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Scottish independence: Salmond a desperate man, says Cameron

First Minister Alex Salmond  views a copy of the declaration of Arbroath, during a visit to Arbroath Abbey in Scotland.

First Minister Alex Salmond views a copy of the declaration of Arbroath, during a visit to Arbroath Abbey in Scotland.

Alex Salmond is a “desperate man” making a “pretty desperate argument” for Scotland to become independent, Prime Minister David Cameron has said.

With a month to go until voters in Scotland decide if the country should remain part of the UK or not, both sides of the referendum debate intensified their efforts ahead of the crucial poll.

Scottish First Minister Mr Salmond visited Arbroath Abbey, where the historic Declaration of Arbroath was made in 1320, setting out Scotland’s case that it was an independent, sovereign kingdom.

The SNP leader said the September 18 referendum gave voters in Scotland a “precious” opportunity to “take power out of the hands of the Westminster elite and into the hands of the people of Scotland”.

But Mr Cameron insisted that a key argument of the Yes campaign’s case for independence did not “stack up”.

Independence supporters have been arguing that to protect the NHS from the privatisation taking place south of the border in England, Scots should vote to leave the UK.

Answering questions after a speech in central London, the Prime Minister said: “ Health is a devolved issue.

“The only person who could, if they wanted to, introduce more private provision into the NHS in Scotland is Alex Salmond.

“I think this is a desperate man recognising the argument is going away from him making a pretty desperate argument.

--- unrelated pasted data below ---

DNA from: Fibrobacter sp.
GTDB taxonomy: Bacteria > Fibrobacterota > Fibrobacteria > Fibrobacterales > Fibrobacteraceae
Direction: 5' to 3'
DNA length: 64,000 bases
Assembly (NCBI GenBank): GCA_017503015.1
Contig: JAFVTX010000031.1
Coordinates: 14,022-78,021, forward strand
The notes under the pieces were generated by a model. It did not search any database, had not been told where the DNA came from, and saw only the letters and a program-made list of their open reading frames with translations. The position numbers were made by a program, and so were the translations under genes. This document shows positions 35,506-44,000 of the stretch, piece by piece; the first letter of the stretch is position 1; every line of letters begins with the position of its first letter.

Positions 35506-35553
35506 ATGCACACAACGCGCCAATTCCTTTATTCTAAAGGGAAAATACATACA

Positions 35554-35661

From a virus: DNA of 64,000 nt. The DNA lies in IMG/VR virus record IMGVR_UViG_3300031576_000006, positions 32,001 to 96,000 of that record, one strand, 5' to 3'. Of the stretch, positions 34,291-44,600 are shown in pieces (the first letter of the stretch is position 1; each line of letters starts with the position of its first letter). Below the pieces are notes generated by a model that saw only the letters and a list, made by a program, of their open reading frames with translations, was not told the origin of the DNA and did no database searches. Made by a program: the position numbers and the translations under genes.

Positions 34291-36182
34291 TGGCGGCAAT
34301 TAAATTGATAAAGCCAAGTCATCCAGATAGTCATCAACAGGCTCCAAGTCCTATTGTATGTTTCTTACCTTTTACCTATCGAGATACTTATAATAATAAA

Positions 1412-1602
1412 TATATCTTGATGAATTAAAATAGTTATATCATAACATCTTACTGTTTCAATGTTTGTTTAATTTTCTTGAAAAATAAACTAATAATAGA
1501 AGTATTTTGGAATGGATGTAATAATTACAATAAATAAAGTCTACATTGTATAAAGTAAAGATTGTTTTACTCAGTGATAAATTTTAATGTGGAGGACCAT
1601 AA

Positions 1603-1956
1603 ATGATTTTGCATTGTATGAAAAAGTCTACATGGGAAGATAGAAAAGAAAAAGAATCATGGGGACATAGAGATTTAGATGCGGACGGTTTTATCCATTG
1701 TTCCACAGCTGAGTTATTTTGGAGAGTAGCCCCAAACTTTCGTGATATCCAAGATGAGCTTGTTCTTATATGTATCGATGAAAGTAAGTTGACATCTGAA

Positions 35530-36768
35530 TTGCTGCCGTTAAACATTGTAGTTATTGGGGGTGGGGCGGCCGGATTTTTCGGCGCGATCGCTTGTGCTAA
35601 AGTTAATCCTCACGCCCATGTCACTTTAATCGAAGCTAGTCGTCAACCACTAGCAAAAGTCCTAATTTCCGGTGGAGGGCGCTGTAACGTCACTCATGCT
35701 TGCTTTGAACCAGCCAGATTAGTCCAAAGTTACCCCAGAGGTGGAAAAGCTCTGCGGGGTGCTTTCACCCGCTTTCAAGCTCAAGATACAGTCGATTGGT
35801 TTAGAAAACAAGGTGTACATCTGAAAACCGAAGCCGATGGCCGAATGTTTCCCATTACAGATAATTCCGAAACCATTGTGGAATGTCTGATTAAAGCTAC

“Because of the protection on NHS spending that the UK Government has given that we would not cut NHS spending while we have had to make difficult decisions elsewhere – that has actually made sure under the Barnett formula that money is available for Scotland as well.”

Campaigning in Glasgow on Monday morning, Yes Scotland chief executive Blair Jenkins argued: “There are real threats and risks if we stay in the UK.

“People in Scotland are really waking up to the extent to which the NHS in England is being privatised, that’s coming up a lot.

“People know if we stay in the UK the austerity agenda, the pressure on public services, budget cuts, and all of that will continue.

“There’s no doubt this is touching a real emotional nerve with people, particularly women. They can see there is a really strong argument on that front for voting for independence.”

Mr Salmond insisted the future of the NHS was “the biggest issue in this campaign at the present moment and it is the one that’s moving minds and moving votes”.

The First Minister said it was “no wonder the No campaign are so frightened of it”.

Speaking as he toured a council house building programme in Arbroath following his visit to the abbey, he rejected claims that he was scaremongering on the health service.

The SNP leader said: “What we are saying about the health service is what Labour are saying in Wales, what they are saying in England, and the consequences for Scotland if we continue under the current arrangements.

“There is going to be consistent pressure on public services including the health service.”

 

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